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Proceedings of the American Catholic Philosophical Association

Volume 87, 2013

Aristotle Now and Then

Turner C. Nevitt
Pages 195-211
DOI: 10.5840/acpaproc2014447

Sensation in Aristotle
Some Problematic Contemporary Interpretations and a Medieval Solution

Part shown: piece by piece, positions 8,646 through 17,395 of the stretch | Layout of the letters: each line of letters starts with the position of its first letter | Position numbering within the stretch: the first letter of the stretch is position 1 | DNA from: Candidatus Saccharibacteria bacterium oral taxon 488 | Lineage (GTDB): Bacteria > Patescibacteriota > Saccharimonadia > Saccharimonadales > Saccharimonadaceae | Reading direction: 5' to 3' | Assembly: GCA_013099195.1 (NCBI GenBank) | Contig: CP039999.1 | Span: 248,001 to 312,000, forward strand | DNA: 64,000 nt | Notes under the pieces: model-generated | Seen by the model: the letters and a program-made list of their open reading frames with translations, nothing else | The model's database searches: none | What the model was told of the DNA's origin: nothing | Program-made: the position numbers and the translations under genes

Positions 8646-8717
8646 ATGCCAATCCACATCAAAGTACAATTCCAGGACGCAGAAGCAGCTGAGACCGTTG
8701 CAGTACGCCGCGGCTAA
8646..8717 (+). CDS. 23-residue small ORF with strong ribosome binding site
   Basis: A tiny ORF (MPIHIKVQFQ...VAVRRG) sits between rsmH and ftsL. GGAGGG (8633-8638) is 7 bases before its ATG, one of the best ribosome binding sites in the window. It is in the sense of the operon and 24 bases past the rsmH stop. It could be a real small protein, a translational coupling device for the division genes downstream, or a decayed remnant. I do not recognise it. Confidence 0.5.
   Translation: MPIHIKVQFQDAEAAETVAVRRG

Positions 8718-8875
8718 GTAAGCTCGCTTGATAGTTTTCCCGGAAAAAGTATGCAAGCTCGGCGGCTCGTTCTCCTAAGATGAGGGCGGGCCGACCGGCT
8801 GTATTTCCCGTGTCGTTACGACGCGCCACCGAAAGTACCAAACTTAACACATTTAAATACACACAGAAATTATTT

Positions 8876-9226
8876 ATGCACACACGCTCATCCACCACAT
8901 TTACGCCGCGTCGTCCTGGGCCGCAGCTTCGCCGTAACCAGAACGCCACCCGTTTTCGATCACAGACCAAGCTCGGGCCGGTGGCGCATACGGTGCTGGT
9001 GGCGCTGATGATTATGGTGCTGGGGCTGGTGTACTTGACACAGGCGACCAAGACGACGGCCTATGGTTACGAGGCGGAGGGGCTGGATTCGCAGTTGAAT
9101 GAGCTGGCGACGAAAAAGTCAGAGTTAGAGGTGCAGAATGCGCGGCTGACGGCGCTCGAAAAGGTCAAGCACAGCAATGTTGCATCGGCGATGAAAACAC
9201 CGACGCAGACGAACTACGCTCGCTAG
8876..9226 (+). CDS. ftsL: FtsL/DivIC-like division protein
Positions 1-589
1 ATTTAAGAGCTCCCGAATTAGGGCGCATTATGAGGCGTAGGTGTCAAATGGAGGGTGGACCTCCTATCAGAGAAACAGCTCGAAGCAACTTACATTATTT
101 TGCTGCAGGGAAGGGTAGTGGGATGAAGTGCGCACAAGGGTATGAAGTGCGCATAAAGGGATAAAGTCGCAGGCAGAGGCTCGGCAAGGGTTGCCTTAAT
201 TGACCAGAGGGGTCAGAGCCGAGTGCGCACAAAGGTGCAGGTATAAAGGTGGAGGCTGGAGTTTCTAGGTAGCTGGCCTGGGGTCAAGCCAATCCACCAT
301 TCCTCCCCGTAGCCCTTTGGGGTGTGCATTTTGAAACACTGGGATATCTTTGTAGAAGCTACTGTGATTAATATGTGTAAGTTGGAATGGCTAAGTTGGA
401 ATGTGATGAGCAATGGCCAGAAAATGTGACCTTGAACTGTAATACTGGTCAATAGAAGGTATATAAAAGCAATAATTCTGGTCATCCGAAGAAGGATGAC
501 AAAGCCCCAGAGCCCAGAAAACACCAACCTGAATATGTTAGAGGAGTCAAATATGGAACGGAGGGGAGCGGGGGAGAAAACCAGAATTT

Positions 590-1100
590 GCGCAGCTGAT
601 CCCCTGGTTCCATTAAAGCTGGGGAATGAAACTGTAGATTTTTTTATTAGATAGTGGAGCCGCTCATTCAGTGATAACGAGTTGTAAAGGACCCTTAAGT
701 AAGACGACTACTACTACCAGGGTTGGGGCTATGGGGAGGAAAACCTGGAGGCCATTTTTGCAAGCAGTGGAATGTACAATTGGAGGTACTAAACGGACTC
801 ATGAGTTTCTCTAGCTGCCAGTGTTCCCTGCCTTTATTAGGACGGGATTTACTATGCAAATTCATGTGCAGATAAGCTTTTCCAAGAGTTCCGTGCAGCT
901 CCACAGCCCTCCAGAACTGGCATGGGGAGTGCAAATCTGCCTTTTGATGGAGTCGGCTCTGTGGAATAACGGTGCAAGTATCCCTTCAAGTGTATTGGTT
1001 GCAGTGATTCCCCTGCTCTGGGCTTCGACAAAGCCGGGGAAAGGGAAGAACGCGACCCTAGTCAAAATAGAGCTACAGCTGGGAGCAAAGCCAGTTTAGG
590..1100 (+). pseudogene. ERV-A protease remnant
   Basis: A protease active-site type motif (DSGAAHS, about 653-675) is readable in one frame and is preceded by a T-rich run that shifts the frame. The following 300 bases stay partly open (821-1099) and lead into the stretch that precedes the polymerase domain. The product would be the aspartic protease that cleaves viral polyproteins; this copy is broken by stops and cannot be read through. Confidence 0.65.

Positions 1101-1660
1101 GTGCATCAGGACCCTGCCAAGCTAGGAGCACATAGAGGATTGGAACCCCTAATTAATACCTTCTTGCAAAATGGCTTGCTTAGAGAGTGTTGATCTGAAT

Richard Sorabji and Myles Burnyeat have developed and defended rival interpretations of Aristotle’s account of sensation. Both agree in accepting the common terms of Aristotle’s account (alteration, transition from potentiality to actuality, reception of form without matter, etc.), but they disagree about how these terms are to be understood. In this paper I consider these rival interpretations, examining the best arguments for each and raising new objections to both. I argue that each contemporary interpretation, in its own way, faces the same problem—the inability to accommodate everything that Aristotle says in his account of sensation. In the search for an alternative interpretation I suggest turning to the medieval tradition, and particularly to the interpretation developed by Aquinas in his commentary on Aristotle’s De anima. I argue that Aquinas’s interpretation deserves more attention because it retains the best features of its two contemporary rivals while avoiding the problems facing each.